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In Baltimore, The Library Is Open

“Classrooms are empty, desks are stacked in the hallways, and Baltimore’s students are halfway through a sixty-day layover in which they are expected to sustain their learning until the upcoming school year.While summer can offer students the chance to learn through camps, family trips, or robust reading lists, access to these opportunities often falls upon socioeconomic lines: wealthier families have more means to discover and utilize summer learning activities, so richer students return to school in September better prepared than their low-income counterparts. One study estimates that 80 percent of the rich/poor achievement gap is attributable to the atrophy of reading skills over summer vacations.” (via Huffington Post)

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Library of Congress has 163 million items; one day they might fit on dot of copper

“Got a dollar bill? Take it out and look at George Washington’s picture. Focus on the pupil in one of his eyes. That pupil is the size of a smidgen of copper that theoretically could store the entire contents of the Library of Congress, using nanotechnology developed by scientists at Delft University of Technology in the Netherlands. (According to the Library of Congress website, the contents include 162 million items stored on about 838 miles of shelves.) The scientists wrote about their breakthrough, the densest method yet developed to store rewritable digital data — in the journal Nature Nanotechnology, and it’s explained in an accessible way by William Herkewitz in the June edition of Popular Mechanics magazine.” (via The Washington Post)

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Salt Lake City Library Board selects new executive director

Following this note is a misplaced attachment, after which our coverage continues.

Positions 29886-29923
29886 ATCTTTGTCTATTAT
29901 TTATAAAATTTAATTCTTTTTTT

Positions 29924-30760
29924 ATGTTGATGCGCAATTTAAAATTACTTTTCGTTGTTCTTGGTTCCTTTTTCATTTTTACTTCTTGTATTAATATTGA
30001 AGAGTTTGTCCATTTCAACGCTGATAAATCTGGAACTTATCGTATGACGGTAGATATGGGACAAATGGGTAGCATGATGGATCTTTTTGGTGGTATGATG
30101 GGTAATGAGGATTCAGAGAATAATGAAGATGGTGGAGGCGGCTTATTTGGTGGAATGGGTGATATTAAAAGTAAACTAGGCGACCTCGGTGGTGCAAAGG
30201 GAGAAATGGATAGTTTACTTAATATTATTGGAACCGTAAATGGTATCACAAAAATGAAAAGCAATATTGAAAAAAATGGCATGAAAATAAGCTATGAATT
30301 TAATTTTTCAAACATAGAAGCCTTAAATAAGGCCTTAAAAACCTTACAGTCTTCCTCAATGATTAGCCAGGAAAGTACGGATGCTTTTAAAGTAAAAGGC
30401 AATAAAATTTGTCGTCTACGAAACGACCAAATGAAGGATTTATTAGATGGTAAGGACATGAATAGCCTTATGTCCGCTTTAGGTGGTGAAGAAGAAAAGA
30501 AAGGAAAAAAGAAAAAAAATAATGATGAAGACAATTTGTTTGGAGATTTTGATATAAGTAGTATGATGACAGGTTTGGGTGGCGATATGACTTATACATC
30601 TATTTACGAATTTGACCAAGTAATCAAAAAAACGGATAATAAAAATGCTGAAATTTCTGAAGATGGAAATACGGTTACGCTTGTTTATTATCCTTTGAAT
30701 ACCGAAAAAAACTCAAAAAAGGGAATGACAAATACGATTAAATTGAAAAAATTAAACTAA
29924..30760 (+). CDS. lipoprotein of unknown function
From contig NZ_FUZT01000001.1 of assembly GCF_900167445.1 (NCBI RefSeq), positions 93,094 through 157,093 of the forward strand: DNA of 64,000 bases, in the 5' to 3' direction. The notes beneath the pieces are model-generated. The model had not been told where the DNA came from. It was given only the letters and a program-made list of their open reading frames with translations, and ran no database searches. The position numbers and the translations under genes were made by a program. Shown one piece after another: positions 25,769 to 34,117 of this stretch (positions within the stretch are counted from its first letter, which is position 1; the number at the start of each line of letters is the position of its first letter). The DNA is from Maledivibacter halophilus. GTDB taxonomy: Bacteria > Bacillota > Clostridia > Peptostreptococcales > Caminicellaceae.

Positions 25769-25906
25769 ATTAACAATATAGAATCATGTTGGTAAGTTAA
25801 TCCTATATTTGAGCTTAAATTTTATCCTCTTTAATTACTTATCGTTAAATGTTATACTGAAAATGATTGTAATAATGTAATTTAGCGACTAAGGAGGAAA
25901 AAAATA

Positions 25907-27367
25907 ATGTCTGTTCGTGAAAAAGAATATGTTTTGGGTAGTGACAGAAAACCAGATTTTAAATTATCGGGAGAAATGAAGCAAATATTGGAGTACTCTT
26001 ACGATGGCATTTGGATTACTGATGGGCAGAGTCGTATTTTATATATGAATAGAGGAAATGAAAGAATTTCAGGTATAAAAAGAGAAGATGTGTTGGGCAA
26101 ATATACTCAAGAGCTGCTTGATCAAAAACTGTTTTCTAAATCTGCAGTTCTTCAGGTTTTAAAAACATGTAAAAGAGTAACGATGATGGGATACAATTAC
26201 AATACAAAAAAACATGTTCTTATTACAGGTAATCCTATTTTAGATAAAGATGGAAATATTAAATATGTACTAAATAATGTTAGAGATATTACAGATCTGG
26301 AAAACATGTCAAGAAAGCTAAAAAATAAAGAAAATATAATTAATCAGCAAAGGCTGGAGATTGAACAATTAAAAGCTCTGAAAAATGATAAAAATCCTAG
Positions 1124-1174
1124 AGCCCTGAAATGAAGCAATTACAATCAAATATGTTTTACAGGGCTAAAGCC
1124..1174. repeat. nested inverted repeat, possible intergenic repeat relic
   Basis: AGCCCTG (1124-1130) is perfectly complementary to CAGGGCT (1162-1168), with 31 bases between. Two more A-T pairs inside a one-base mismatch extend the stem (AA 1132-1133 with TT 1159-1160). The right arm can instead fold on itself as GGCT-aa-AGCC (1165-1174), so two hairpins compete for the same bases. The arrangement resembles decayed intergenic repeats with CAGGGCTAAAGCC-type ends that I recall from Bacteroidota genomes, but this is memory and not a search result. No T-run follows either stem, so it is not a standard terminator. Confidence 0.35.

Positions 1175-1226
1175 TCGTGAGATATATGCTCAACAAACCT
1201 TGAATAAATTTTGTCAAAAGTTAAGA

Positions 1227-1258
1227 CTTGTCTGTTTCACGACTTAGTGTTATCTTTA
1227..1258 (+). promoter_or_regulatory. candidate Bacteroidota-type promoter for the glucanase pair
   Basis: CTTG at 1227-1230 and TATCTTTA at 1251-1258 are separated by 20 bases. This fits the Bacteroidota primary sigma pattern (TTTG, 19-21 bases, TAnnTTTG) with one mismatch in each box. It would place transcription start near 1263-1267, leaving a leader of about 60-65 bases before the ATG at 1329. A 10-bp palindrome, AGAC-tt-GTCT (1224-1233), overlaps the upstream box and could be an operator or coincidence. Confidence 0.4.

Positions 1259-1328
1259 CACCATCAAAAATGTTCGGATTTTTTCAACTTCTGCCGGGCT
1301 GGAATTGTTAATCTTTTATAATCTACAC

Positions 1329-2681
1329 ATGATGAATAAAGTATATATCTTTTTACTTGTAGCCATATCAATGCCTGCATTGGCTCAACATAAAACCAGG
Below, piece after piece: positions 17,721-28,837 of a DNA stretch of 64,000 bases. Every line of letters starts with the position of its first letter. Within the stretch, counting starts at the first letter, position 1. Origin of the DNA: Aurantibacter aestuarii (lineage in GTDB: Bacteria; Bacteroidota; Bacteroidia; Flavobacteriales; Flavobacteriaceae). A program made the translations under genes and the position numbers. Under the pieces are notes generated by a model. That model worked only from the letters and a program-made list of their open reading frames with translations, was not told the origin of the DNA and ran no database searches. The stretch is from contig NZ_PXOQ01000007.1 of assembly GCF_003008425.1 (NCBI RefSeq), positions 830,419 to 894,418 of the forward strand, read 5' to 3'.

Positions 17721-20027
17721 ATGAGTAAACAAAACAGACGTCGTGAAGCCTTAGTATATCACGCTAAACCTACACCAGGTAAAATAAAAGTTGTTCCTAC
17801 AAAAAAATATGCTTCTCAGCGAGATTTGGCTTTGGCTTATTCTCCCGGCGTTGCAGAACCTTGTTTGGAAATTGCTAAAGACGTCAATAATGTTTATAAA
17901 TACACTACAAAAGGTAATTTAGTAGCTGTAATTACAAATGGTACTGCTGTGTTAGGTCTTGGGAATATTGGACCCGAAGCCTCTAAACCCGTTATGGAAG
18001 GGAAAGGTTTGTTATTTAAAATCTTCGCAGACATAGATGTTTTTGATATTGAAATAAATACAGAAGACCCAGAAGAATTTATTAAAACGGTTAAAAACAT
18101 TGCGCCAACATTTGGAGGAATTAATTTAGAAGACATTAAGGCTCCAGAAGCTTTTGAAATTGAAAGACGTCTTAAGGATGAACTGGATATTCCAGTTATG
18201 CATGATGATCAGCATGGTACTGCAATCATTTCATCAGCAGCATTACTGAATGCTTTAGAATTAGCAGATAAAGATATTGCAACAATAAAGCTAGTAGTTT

“Peter Bromberg has been named the executive director of the Salt Lake City Public Library.He comes to Salt Lake City from the Salt Lake County Library system, where he served as the associate director for public services.His resume also includes: associate director of Princeton (New Jersey) Public Library; and assistant director at the South Jersey Regional Library Cooperative.” (via The Salt Lake Tribune)

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Google’s New App Brings Hundreds of Museums to Your Phone

“Not everyone can visit Sicily’s Valley of the Temples, home to some of the world’s oldest examples of classic Greek architecture. Nor can they view the soft colors of Claude Monet’s “Tiger Lilies” in person at Tokyo’s National Museum of Western Art. Despite being made for the masses, art and culture are often inaccessible. Google’s Cultural Institute wants to change that. In the past five years, the initiative has teamed up with more than 1,100 institutions to bring artwork, artifacts, and 360-degree museum tours online. This week, in an update to its Arts & Culture app, the company turns your phone into a powerful portal for accessing and experiencing that art.” (via WIRED)

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Toronto Public Library reveals its website searches in real time

“Bulletproof coffee, brain games for puppies, Donald Trump sucks.What do they all have in common?They’re all recent searches on the Toronto Public Library’s website.The library has developed a tool using Google analytics that pulls search topics into one spot and updates in real time, offering a fascinating glimpse into the city’s psyche — and a slightly addictive browser screen.” (via Metro News)

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